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Visiting Chirton


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Chirton for Newcomers

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Chirton, a village with a population of about 450, lies in the Pewsey Vale, midway between Pewsey and Devizes. The village has been enlarged over the past 30 or so years with some 60 houses having been built. The shop and the garage, which grew from a blacksmith's business, both closed recently. However there are still several businesses run in or from Chirton and the 'Wiltshire Yeoman' pub has just been refurbished. The village has a thriving Church of England primary school.

Chirton means 'farm by the Church' and there is still a working farm in the village. Chirton boasts a fine Norman Church believed to have been built about 1170. The font and the Norman arch over the door are particularly special. On some pillars inside can be seen crosses carved with sword points by men when going on the crusades and again if they returned safely.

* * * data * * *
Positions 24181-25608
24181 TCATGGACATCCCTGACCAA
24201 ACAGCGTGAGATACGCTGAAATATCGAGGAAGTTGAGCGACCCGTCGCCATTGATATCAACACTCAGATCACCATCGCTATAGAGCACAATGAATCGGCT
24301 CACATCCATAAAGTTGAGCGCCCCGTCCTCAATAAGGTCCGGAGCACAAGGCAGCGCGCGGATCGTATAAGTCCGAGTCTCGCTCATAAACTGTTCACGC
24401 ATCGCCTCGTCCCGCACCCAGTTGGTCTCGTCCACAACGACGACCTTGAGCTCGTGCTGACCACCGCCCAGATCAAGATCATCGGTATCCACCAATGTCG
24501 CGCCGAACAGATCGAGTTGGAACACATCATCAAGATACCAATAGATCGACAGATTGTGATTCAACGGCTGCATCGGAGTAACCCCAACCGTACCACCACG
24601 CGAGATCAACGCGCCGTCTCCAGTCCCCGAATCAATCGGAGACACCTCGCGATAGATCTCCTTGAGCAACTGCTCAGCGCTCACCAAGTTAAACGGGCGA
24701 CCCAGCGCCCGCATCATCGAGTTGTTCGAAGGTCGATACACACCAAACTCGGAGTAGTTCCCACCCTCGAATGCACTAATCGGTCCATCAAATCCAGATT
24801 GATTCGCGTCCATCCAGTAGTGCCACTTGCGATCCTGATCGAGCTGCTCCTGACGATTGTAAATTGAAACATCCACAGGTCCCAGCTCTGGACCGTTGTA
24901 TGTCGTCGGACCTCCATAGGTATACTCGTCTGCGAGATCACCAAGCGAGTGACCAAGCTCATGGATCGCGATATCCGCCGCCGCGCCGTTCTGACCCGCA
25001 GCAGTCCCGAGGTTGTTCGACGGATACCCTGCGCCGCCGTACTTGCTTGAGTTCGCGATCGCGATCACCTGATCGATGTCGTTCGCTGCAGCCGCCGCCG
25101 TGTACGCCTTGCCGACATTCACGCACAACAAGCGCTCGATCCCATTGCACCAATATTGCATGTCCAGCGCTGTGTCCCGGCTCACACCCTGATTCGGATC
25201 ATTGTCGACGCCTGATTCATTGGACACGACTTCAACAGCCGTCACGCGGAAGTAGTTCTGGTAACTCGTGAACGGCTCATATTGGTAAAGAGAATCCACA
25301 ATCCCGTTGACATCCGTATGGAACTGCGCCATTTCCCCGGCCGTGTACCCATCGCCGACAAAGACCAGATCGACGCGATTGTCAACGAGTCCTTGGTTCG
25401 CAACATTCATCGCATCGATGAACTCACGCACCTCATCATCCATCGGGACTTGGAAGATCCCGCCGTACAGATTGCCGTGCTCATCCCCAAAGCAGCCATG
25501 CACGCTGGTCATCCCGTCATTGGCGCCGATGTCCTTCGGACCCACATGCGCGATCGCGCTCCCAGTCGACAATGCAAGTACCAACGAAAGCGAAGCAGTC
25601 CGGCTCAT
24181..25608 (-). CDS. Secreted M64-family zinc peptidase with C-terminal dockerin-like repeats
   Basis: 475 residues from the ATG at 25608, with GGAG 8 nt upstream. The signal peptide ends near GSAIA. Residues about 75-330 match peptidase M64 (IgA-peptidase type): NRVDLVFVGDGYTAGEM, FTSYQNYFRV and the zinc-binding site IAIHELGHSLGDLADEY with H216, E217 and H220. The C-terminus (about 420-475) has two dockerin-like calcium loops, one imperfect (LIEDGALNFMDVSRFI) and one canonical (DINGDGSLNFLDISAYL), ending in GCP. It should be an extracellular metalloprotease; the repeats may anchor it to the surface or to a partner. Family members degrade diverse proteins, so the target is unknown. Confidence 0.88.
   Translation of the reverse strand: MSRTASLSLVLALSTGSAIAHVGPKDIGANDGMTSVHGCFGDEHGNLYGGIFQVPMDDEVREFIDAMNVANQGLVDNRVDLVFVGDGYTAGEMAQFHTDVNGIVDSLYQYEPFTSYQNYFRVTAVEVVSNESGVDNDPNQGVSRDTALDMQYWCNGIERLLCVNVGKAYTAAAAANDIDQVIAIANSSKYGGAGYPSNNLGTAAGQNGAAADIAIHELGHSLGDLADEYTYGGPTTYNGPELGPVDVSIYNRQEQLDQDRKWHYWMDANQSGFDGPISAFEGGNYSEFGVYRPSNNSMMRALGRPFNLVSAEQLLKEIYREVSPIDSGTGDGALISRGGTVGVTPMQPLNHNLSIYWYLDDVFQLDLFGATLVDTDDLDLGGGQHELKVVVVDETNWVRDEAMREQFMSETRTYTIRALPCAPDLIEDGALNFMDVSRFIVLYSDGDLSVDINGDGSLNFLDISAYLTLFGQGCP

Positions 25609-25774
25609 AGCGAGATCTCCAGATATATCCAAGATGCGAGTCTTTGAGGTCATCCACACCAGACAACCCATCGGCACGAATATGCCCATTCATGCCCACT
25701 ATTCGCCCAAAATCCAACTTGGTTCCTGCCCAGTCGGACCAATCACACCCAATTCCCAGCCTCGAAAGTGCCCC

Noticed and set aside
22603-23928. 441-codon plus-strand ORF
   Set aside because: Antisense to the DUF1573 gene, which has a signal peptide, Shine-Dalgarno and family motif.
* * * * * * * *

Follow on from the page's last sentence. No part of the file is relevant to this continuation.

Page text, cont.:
The hamlet of Conock is part of the parish of Chirton and has two fine houses, the Manor and the Old Manor. Lt- Colonel Robert Smith-Barry, who set up the first organised method of pilot training in the Royal Flying Corps, lived in the Manor between the wars. He kept an aeroplane in a hangar south of the main road, a small building, (his aircraft had folding wings), which still exists. From there he would fly to Bath to see his dentist. Later, Major-General Sir Frederick Sykes, the first commander of the Royal Flying Corps lived in the Manor. There is a memorial to him in the Church.

Chirton lies in an area of outstanding natural beauty, with Salisbury Plain just to the south and the Marlborough Downs to the north. It has won the 'Best Kept Small Village in Wiltshire' award twice in recent years.